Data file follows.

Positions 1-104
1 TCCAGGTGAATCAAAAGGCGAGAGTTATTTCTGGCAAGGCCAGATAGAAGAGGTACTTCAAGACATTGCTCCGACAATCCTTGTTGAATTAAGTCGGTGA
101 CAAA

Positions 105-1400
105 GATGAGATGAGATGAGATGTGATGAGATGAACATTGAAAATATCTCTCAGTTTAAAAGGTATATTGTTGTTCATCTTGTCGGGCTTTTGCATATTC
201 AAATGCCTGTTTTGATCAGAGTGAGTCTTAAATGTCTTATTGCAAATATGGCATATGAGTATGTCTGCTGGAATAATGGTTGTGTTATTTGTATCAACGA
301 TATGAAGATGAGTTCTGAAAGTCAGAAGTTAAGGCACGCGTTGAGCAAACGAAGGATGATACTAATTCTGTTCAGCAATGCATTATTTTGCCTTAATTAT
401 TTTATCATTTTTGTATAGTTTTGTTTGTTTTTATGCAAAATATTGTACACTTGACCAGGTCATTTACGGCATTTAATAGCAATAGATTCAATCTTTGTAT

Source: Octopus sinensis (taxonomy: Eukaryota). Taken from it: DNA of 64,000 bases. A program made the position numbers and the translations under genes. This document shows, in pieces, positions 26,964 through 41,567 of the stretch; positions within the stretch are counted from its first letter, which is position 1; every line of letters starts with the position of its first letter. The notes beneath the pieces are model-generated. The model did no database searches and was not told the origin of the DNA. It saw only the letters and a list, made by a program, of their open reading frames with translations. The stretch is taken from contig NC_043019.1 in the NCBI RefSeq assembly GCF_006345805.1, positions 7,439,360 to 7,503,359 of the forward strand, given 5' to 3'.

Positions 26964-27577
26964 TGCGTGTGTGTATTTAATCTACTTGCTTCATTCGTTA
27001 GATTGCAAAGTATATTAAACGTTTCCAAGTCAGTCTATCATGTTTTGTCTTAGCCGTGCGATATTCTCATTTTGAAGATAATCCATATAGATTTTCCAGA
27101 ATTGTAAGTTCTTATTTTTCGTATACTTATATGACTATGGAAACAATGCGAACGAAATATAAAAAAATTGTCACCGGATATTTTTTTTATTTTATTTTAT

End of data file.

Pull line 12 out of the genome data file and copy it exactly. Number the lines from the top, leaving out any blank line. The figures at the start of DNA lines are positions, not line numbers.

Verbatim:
27001 GATTGCAAAGTATATTAAACGTTTCCAAGTCAGTCTATCATGTTTTGTCTTAGCCGTGCGATATTCTCATTTTGAAGATAATCCATATAGATTTTCCAGA